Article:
In doing so, the Corps recognizes the demands of the “water protectors,” the indigenous and non-native people who have assembled in protest camps at Cannon Ball, North Dakota, since the spring. The protests had charged the Army Corps never investigated the full environmental risks of the pipeline’s construction.
Cheers and cries of joy went up when Dave Archambault II, the chairman of the Standing Rock Sioux Tribe, announced the Army Corps’s decision to the protesters. “You all did that. Your presence has brought the attention of the world,” he told the group, according to The New York Times.
“We wholeheartedly support the decision of the administration and commend with the utmost gratitude the courage it took on the part of President Obama, the Army Corps, the Department of Justice, and the Department of the Interior to take steps to correct the course of history and to do the right thing,” Archambault said in a further statement.
Energy Transfer Partners, the company building the pipeline, calls the decision “just the latest in a series of overt and transparent political actions by an administration which has abandoned the rule of law in favor of currying favor with a narrow and extreme political constituency.”
The firm says that previous filings by the Army Corps, and two federal court rulings, support that it “played by the rules” with the pipeline. And it adds that it “fully expects to complete construction of the pipeline without any additional rerouting in and around Lake Oahe. Nothing this administration has done today changes that in any way.”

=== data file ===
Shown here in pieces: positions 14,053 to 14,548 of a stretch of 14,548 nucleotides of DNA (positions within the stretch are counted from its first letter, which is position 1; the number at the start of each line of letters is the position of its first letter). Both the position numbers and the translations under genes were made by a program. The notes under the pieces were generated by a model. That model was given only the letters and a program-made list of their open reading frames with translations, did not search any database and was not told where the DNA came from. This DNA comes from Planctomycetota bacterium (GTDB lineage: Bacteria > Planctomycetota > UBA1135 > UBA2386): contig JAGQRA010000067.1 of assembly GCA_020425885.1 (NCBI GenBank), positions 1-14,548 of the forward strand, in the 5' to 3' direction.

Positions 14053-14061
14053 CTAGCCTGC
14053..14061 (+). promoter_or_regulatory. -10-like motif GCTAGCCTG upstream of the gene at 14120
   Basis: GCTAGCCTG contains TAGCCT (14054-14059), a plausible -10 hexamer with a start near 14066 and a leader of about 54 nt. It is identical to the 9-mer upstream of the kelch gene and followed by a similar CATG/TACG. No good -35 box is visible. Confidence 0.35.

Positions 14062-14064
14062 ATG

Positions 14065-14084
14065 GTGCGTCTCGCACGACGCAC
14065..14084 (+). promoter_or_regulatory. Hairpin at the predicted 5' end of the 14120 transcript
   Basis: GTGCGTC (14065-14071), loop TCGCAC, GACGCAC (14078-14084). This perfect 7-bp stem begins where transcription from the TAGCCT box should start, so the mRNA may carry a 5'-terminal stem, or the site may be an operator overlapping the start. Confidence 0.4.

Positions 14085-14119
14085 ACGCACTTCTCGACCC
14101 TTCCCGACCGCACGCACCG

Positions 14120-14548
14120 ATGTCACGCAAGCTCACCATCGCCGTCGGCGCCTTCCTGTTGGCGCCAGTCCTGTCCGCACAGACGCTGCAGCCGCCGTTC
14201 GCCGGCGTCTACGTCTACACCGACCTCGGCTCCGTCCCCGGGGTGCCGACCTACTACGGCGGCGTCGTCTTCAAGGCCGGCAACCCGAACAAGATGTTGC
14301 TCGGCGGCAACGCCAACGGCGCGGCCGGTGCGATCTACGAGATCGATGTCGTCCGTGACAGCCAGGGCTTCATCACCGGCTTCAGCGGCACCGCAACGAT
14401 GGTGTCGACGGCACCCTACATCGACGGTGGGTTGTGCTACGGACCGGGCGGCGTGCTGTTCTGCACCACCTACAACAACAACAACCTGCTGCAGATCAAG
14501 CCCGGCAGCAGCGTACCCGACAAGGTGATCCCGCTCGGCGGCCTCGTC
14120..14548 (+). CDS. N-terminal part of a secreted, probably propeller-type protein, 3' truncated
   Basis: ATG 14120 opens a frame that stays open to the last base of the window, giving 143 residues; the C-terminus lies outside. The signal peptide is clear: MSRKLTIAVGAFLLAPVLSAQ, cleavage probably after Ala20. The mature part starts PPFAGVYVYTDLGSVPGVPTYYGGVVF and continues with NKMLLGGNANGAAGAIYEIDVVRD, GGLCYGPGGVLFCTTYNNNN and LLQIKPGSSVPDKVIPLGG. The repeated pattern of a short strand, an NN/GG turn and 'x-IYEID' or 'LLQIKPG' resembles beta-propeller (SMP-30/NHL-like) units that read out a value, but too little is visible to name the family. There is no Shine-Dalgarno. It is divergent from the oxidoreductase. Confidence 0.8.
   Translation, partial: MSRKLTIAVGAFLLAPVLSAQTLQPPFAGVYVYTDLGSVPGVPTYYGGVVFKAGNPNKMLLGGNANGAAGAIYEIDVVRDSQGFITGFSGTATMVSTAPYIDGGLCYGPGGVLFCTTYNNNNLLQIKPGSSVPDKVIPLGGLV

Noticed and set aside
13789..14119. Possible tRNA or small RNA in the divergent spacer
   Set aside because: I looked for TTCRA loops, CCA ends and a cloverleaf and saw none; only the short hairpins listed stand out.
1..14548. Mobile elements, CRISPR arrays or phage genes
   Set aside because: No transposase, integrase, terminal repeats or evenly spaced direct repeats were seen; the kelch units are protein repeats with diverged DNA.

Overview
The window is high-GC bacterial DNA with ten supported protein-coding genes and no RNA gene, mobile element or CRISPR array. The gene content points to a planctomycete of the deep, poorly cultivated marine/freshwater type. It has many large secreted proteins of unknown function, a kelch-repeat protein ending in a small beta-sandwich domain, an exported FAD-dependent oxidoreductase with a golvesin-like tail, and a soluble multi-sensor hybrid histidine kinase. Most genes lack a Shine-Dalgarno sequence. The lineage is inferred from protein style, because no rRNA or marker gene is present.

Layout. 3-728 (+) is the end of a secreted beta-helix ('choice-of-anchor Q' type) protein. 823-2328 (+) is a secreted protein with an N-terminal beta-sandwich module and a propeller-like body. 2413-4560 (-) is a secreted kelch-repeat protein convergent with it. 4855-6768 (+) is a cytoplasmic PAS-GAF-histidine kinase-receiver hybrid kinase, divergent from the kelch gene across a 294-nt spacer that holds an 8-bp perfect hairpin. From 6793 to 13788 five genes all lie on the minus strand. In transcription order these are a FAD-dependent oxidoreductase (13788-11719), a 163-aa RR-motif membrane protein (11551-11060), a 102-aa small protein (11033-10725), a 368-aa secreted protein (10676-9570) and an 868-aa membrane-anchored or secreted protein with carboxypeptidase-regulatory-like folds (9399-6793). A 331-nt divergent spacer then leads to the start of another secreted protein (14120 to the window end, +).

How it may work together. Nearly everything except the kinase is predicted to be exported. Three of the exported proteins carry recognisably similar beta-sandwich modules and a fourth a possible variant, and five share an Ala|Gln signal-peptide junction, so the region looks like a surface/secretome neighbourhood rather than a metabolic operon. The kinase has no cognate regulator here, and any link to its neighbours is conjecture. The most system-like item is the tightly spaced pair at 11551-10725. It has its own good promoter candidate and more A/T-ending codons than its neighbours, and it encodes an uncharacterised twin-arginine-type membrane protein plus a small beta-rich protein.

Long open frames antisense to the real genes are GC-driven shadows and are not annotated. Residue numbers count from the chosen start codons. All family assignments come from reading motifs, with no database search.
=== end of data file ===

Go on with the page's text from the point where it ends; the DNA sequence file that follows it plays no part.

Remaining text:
Upon completion, the $3.7-billion Dakota Access pipeline would stretch more than 1,100 miles, linking the oil fields of North Dakota’s Bakken formation with a river terminal in southern Illinois. Energy Transfer Partners sought to avoid the acrimonious public battles that doomed the Keystone XL pipeline by running the Dakota Access pipeline entirely across private land. This freed the firm from seeking public permits in some states. But the pipeline still required the federal government’s permission to drill beneath the Missouri River, a federal waterway.
Jim Dalrymple, the governor of North Dakota, called the Army Corps’s decision a “serious mistake.”
“This purely political decision flies in the face of common sense and the rule of law,” said Craig Stevens, a spokesman for the MAIN Coalition, an industry group that primarily exists to defend the pipeline. “Unfortunately, it’s not surprising that the president would, again, use executive fiat in an attempt to enhance his legacy among the extreme left.”
But rule of law is a tricky thing in this case—and, indeed, in all cases where tribal and federal claims conflict.
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The land that the Dakota Access pipeline crosses today is considered to be private land, but it was granted to Sioux tribes in the 1851 Treaty of Fort Laramie. The status of this treaty remains contested. Since the middle of the 20th century, the U.S. government has sought to allay broken treaties with all Native nations by compensating them for lost land. The Sioux have declined to accept any payment, which is why a payment of more than $1 billion sits in federal accounts.